HealthDay News — A prenatal blood test may help identify infants at risk for fetal alcohol spectrum disorders, according to a study published in PLOS ONE.

Researchers at the Texas A&M College of Medicine, the University of California San Diego School of Medicine, and the Omni-Net Birth Defects Prevention Program in Ukraine examined the health and drinking histories of 68 pregnant women in western Ukraine, along with blood samples collected during the second and third trimesters of their pregnancies.

The investigators found that moderate to high levels of drinking during early pregnancy were associated with significant alterations in circulating microRNAs in maternal blood. These differences were particularly notable in mothers whose infants demonstrated physical or neurobehavioral signs of alcohol effects in the first year of life.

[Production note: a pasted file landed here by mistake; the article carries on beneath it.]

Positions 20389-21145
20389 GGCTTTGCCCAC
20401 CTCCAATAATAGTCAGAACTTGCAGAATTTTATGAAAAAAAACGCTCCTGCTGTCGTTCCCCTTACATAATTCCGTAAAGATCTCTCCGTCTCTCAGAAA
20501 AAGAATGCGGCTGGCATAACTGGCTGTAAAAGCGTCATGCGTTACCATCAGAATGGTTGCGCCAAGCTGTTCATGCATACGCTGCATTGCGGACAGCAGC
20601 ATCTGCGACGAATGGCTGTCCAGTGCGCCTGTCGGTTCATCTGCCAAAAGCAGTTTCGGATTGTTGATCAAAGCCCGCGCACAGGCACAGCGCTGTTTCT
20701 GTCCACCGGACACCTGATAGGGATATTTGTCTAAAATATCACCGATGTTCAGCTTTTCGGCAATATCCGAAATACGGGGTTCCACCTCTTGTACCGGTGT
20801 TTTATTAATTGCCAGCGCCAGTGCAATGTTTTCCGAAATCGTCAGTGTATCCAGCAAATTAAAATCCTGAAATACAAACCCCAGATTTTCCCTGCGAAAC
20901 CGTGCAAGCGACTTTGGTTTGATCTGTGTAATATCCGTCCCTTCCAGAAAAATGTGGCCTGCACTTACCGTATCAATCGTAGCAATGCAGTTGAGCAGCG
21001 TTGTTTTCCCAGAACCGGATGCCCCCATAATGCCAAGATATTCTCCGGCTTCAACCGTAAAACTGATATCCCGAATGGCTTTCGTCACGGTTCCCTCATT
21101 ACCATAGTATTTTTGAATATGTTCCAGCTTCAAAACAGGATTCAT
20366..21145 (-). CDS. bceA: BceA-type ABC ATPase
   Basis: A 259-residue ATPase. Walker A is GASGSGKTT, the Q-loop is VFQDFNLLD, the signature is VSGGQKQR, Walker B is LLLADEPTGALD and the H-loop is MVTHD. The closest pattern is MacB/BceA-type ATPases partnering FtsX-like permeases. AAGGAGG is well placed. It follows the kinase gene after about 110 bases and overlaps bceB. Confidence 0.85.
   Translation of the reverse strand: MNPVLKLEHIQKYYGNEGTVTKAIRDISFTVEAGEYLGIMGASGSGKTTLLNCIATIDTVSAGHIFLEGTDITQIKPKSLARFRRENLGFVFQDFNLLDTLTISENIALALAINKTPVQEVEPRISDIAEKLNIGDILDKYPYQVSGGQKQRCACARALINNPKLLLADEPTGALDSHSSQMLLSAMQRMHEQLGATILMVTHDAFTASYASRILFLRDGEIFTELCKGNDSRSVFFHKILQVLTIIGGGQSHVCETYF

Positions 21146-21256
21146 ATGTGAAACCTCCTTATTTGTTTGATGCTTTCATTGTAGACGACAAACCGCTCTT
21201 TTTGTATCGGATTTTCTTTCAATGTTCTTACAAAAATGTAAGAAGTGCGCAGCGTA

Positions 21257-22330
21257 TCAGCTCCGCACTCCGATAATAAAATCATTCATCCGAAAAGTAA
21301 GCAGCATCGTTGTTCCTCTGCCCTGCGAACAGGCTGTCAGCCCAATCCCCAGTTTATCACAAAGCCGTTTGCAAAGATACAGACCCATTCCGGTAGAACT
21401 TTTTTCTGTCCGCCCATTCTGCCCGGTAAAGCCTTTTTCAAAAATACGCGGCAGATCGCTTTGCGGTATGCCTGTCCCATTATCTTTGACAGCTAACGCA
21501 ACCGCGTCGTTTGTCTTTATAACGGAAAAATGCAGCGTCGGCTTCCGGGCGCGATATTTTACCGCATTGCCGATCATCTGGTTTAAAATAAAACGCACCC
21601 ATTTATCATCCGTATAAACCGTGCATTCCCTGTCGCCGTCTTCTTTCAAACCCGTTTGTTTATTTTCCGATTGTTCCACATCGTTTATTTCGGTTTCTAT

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“Collectively, our data indicate that maternal plasma microRNAs may help predict infant outcomes and may be useful to classify difficult-to-diagnose fetal alcohol spectrum disorder subpopulations,” Rajesh Miranda, PhD, of the Texas A&M College of Medicine and co-senior author of the article, said in a Texas A&M news release. “We hope this work will lead to a test that can allow health care providers to identify the mothers and infants most at risk and provide them with extra care for the best outcome possible.”

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Balaraman S, Schafer JJ, Tseng AM, et al. Plasma miRNA Profiles in Pregnant Women Predict Infant Outcomes following Prenatal Alcohol Exposure. PLoS ONE. 2016;11(11):e0165081.